Who Wins with the Foreclosure Settlement? Two Words: Big Banks

by on Foreclosure Crisis, Foreclosure Help, Foreclosures


The foreclosure settlement between states, the federal government, and five big banks is signed, sealed, and delivered – but who is the beneficiary of the deal?

Those in the banking industry and in the federal government – as well as a good chunk of state attorneys general who participated in the negotiations and therefore have a lot invested professionally in the success of the deal – would say that the consumer won. After all, the banks have to pay at least $26 billion, including checks written directly to thousands of Americans and principal reductions for many homeowners who are underwater.

Those who have criticized the process since its inception, and have argued strongly against any kind of settlement with banks that are more than likely guilty of widespread foreclosure fraud and deception, say the deal isn’t a bargain at all for homeowners and instead is a win for big banks and no one else.

In fact, some have even gone as far as to say the arrangement rids the banks of toxic inventory in the form of bad mortgages by using $17 billion in principal reduction credits­ – not cash. Furthermore, the big five – Wells Fargo, Bank of America, Citibank, JPMorgan Chase, and Ally Financial – won’t really be out much cash at all, it turns out.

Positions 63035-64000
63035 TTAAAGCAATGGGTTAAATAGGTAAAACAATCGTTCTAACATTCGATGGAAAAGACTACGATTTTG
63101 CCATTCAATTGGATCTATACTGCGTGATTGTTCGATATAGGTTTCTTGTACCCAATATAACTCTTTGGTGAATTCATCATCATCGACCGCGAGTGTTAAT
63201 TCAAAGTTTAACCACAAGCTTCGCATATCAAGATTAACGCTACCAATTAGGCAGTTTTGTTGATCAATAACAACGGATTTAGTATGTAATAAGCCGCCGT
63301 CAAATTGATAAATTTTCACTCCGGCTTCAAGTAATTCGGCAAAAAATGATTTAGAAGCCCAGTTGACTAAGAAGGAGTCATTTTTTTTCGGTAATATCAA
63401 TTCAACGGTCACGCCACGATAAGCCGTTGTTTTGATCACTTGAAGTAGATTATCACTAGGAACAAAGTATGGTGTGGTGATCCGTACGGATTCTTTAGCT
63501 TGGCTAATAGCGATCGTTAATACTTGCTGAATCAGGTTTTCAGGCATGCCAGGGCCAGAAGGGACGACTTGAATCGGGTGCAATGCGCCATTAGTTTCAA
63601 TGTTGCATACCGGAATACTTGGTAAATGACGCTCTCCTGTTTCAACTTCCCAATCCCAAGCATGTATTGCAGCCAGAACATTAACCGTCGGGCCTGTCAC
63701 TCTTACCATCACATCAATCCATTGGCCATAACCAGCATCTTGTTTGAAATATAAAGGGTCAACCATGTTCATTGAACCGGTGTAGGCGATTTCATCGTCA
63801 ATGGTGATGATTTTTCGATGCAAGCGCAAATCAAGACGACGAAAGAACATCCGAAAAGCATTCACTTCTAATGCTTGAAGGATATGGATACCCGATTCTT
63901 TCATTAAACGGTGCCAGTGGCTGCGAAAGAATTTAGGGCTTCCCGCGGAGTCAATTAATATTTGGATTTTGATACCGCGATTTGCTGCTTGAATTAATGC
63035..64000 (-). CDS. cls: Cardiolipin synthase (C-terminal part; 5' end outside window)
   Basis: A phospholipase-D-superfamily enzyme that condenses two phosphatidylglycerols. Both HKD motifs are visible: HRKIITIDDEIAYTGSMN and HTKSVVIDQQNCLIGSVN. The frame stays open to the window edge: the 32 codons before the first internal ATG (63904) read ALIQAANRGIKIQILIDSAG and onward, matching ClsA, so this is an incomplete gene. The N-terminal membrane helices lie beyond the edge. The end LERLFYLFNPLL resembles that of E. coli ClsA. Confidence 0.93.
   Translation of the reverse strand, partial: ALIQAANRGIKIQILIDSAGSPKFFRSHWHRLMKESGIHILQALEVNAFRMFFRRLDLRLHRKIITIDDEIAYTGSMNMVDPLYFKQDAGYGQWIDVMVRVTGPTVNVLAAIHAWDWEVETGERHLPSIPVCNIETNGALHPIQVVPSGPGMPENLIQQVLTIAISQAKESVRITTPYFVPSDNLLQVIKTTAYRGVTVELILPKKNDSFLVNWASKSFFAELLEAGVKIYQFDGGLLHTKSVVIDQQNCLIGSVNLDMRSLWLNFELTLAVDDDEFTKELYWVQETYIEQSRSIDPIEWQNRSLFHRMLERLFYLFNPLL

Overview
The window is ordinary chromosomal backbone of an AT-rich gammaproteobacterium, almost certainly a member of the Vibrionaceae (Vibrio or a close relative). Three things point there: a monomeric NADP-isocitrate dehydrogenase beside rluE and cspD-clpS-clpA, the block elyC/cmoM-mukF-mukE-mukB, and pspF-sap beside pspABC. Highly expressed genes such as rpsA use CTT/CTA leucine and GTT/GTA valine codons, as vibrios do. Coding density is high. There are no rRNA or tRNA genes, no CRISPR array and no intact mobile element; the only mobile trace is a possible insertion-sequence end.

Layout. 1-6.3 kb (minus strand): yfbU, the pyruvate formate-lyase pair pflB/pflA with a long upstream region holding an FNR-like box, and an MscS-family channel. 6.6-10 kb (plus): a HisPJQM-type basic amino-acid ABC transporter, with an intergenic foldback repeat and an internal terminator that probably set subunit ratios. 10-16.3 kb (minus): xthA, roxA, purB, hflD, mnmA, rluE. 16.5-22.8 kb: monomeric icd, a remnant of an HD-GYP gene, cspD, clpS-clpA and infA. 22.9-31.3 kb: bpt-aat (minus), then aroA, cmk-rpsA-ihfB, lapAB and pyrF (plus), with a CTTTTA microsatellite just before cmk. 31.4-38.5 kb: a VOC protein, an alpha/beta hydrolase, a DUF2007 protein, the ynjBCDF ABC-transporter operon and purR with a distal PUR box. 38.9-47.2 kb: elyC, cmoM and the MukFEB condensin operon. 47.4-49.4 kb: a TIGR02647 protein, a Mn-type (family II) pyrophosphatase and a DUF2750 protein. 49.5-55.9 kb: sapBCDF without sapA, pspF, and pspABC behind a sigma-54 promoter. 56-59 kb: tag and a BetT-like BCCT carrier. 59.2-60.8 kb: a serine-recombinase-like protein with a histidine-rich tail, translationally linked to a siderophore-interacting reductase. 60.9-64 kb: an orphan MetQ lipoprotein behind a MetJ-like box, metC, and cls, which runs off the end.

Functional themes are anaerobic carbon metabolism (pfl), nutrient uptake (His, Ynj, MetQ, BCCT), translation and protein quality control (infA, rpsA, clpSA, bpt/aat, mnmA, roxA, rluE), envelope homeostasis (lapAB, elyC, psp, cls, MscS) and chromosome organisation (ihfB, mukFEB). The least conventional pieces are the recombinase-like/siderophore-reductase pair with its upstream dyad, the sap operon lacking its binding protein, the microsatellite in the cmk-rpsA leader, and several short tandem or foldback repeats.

The $26 billion amount isn’t a cash amount; only roughly $5 billion will be in cash payments in one form of the other. In addition to the $17 billion above, roughly $3 billion or so will be for mortgage loan refinancing – which still keeps the business generated by the mortgage with the bank. So, if the homeowner can stop foreclosure the banks win; if the homeowner still succumbs to the foreclosure process, the banks win because they can reclaim the property.

Throw in no real definite mechanism for reworking the foreclosure process – perhaps the key, central incentive behind any legal proceeding against the home finance industry – and one might see the makings of a great deal for the banks.

Plus, there are still millions of foreclosure listings on the market that haven’t gone away and are still dragging down market values and hurting existing supply. This deal has no measurable and enforceable mechanism to deal with these foreclosures, or most of the 11 million Americans underwater.

Compared to that, and the rampant foreclosure fraud and deception that occurred, $26 billion seems like a rotten deal for the American public.

disclaimer